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Posted on April 2, 2010 | tags


Biz: Newspapers willing to guilt you into reading their articles

  • “If you don’t have us around, we’ll break your leg.” Journalism is an interesting beast these days. There’s more of it going on than ever, but not nearly as much of the kind that is truly helpful to the community. But we can probably all agree that scare tactics won’t convince people to start reading the paper again. It’s journalism’s job to innovate, not the other way around.
  • there’s a point here As poorly as this ad puts it, it does have a point. The nitty gritty of the journalism process is in severe danger of going away. The low-paid scab reporter who willingly covers boring but necessary city council meetings? There’s no equivalent of him or her in the blogosphere (at least not with a paycheck for their work). Local journalism is at a real turning point.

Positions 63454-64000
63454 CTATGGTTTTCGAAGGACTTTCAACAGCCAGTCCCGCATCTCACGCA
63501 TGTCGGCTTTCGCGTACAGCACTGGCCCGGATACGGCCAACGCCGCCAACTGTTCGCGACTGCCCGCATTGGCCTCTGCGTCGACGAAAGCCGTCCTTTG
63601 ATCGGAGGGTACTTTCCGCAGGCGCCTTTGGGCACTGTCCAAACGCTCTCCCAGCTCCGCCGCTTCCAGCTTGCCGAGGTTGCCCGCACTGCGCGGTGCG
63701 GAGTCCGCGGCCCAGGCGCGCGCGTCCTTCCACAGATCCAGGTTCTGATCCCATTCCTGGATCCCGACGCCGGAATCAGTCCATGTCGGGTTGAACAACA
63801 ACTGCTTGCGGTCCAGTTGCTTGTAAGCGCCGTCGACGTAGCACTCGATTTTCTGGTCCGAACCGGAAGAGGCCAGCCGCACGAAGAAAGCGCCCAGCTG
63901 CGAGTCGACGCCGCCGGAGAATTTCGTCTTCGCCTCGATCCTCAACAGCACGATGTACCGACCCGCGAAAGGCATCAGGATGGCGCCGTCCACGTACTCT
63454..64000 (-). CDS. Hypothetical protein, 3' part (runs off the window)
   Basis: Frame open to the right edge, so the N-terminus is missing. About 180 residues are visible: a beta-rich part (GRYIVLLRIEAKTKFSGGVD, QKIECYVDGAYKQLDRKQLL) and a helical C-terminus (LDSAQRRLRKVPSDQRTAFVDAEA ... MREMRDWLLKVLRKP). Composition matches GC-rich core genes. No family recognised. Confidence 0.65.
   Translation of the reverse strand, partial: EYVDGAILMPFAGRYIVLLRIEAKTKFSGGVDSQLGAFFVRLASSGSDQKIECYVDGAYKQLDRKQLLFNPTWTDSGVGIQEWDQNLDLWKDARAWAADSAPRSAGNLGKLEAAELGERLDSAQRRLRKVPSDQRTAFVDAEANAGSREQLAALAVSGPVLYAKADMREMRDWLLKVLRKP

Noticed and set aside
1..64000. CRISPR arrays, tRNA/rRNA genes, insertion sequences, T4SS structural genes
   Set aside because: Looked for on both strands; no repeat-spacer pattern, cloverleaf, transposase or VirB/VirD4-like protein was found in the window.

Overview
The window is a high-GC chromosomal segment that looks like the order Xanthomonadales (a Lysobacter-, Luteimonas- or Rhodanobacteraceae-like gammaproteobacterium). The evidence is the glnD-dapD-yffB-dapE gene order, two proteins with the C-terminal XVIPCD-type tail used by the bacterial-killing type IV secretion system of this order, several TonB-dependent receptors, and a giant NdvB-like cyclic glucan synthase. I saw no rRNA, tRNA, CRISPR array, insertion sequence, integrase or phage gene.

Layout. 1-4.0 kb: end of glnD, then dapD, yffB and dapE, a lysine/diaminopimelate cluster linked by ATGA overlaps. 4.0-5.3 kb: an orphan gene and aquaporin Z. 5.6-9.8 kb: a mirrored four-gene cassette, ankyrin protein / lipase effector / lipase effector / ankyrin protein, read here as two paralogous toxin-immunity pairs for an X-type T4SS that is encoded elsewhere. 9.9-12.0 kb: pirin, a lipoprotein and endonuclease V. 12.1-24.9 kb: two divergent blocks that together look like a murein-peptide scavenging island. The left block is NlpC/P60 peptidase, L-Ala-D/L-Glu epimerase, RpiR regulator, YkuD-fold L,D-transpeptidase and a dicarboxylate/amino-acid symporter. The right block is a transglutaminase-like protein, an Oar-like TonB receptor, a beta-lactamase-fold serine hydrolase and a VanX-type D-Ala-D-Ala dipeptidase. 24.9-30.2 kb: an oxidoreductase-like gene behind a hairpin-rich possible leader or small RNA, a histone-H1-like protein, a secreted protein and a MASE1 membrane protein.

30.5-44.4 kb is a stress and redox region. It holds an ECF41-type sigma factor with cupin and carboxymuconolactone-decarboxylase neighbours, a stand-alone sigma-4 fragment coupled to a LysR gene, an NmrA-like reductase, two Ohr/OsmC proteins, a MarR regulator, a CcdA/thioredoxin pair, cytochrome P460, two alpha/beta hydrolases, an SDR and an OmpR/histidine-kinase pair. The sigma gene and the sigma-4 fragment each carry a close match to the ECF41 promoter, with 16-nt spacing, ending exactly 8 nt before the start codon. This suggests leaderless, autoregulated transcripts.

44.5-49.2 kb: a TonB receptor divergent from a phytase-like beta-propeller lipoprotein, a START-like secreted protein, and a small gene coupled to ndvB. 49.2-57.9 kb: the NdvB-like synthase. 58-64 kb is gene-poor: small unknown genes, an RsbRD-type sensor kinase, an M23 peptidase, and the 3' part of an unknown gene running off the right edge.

• proving its worth The problem, though, is local news outlets are generally really bad at explaining this point, and when they do, it’s really heavy-handed (see the subway ad above). So, what’s next? We’re guessing one of two things need to happen: One, it needs to be community-supported on a non-profit basis (see MinnPost), or two, it needs to truly innovate. Or both.
  • will the iPad help? Tomorrow, many large papers, from USA Today to The New York Times, will release apps to coincide with the release of the iPad. From a outsider’s standpoint, they look great (especially the USA Today one). But really, we want to see what mid-sized dailies will do. USA Today won’t go away. The Kalamazoo Gazette might. And, honestly, we need it more. source